Writer: Lizzie Nunnery
Director: Gemma Bodinetz
Reviewer: John Roberts
There is certainly something commendable about the Everyman Rep season producing a “state of the times” play, the country is certainly facing some severe problems and none so more than in cities such as Liverpool. So while the idea of The Sum may have come from a place of real care and concern for our country, our city and the issues that many people face, sadly the production just doesn’t bite in the way you long it too.
The relationship between director Gemma Bodinetz and writer Lizzie Nunnery has only grown stronger since their first project nearly ten years ago (Intemperance). These projects have become more ambitious as they tackle issues that are more of the now, than that of the past. However, with The Sum it feels that the focus on “issues” may be the production’s biggest downfall.
Eve Brennan (Laura Dos Santos) is an administrator with a head for numbers, she can make any spreadsheet balance and has indeed done just that for the homeware store Mclasker’s for many years. Brexit, however, has meant the company needs to pull back on its costs and needs to reduce staff hours to facilitate and balance the books. When you then start to add in storylines of immigration, political rallies, relationship break-ups, Alzheimer’s, food banks and indeed selling yourself – The Sum starts to look like a long division, which never really gets resolved.
Lizzie Nunnery has interwoven many songs into the piece but they tend to hold the production back and lack the narrative drive to push the stories on, that’s not to say they aren’t performed well by the cast but the plays structure almost falls into predictability with each actor getting their song after a small issue based vignette. The biggest stumbling block for the production is the stage design – placing your small band in a pit in the very centre of the stage leaves the actors stumbling around the space avoiding a literal “pitfall” and then awkwardly playing their scenes across the space or in distinct corners of the stage.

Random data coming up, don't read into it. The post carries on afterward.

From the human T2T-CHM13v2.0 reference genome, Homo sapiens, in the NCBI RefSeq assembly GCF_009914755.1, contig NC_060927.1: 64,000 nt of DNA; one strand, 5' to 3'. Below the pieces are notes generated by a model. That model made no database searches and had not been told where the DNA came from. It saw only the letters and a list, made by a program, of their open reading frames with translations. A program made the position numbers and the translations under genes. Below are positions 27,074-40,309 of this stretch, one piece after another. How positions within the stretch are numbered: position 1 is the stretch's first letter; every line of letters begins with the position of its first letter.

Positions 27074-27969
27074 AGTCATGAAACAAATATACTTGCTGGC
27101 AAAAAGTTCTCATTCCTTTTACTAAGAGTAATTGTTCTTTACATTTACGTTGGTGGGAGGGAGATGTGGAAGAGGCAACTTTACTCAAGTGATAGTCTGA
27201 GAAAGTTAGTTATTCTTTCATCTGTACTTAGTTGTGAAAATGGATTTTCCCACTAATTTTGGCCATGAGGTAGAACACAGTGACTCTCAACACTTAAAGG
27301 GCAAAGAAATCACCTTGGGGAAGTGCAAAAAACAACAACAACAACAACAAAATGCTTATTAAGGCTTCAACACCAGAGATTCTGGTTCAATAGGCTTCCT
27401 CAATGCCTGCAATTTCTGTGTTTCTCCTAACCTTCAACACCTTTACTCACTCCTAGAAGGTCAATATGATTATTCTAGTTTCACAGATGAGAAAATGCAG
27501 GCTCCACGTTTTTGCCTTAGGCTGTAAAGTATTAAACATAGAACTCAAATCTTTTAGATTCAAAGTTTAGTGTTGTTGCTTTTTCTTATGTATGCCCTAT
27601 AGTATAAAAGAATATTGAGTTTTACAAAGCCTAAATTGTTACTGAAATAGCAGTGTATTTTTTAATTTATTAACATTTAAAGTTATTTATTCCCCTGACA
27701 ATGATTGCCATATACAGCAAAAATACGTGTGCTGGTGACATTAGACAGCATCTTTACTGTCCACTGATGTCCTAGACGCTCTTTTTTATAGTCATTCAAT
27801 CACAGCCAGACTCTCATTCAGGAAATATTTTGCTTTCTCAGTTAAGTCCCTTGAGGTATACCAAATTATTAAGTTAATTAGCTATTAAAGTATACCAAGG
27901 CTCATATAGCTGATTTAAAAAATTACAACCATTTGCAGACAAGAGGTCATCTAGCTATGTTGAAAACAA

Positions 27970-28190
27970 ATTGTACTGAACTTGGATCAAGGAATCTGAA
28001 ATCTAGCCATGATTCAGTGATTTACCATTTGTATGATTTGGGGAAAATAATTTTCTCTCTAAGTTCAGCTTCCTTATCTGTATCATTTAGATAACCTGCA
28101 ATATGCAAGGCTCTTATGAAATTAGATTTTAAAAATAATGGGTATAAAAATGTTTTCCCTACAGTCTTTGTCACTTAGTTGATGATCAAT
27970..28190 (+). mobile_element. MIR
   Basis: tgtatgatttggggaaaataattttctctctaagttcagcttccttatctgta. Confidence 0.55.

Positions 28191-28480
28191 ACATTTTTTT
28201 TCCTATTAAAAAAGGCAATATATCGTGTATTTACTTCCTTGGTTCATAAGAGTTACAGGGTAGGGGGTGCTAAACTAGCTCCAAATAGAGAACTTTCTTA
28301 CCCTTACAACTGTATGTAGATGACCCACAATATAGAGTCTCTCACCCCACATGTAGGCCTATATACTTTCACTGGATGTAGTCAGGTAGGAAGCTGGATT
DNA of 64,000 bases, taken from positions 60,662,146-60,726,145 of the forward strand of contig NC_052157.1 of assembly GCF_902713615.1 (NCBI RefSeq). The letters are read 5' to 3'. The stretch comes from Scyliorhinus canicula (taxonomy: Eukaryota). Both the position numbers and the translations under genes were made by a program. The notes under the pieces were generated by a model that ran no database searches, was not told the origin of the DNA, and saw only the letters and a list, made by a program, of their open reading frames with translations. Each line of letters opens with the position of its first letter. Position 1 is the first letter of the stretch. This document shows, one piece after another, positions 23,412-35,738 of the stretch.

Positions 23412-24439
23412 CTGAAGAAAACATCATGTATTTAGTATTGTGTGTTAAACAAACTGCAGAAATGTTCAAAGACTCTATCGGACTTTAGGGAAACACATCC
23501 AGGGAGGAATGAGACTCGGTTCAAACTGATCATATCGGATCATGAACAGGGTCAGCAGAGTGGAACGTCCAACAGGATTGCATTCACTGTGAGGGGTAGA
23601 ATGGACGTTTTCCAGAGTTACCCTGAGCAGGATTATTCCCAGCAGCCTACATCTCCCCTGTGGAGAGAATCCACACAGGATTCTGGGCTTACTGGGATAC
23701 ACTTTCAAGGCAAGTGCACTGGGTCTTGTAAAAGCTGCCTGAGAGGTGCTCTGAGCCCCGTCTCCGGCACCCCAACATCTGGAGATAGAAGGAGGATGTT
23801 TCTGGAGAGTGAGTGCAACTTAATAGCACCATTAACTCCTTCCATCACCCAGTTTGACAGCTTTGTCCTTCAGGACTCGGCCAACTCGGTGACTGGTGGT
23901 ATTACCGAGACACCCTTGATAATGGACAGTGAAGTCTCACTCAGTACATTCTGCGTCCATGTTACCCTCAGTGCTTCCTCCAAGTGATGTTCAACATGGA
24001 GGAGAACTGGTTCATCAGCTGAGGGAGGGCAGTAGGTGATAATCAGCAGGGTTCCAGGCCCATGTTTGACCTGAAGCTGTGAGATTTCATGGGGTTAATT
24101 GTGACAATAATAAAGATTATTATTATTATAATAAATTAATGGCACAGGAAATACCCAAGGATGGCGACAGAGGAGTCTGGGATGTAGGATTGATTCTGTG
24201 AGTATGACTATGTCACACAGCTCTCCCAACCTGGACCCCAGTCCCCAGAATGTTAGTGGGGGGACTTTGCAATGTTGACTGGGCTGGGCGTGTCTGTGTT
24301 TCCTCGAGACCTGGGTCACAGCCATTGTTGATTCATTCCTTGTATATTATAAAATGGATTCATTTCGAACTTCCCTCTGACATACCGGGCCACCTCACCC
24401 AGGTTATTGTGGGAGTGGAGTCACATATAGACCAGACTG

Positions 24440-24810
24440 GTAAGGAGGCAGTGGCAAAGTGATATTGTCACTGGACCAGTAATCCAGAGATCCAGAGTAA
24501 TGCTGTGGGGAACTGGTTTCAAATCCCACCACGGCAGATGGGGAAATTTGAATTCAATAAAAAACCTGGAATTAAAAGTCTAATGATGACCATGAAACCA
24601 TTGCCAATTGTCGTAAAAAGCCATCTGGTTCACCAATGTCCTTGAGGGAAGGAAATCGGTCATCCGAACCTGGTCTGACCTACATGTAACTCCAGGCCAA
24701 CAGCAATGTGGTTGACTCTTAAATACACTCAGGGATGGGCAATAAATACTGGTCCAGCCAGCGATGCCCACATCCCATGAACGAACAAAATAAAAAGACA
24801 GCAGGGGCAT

Dos Santos is strong in the central character of Eve, but the way the character is written we just don’t feel any sympathy towards her or her fight and that can be said for almost every character in The Sum, however strong performances are given from Keddy Sutton as foodbank volunteer Steph who manages to bring what little humour lives in the text to life as does Pauline Daniels as Alzheimer’s suffer Iris. Liam Tobin as Eve’s partner Danny gives a strongly balanced performance of a man in personal and career turmoil, Patrick Brennan is almost unrecognisable from his previous role as Tevye in Fiddler on the Roof and makes the lascivious nature of shop owner Alan McClasker really tangible.
It’s hard to know who The Sum is trying to talk to, if it’s meant to challenge perceptions and ask people to make a change then, it needs to have a bigger call to action and focus on one maybe two of these issues, but as it is this is a sum that in its current state is harder to work out than it should be.
Runs until 20 May 2017 | Image: Stephen Vaughan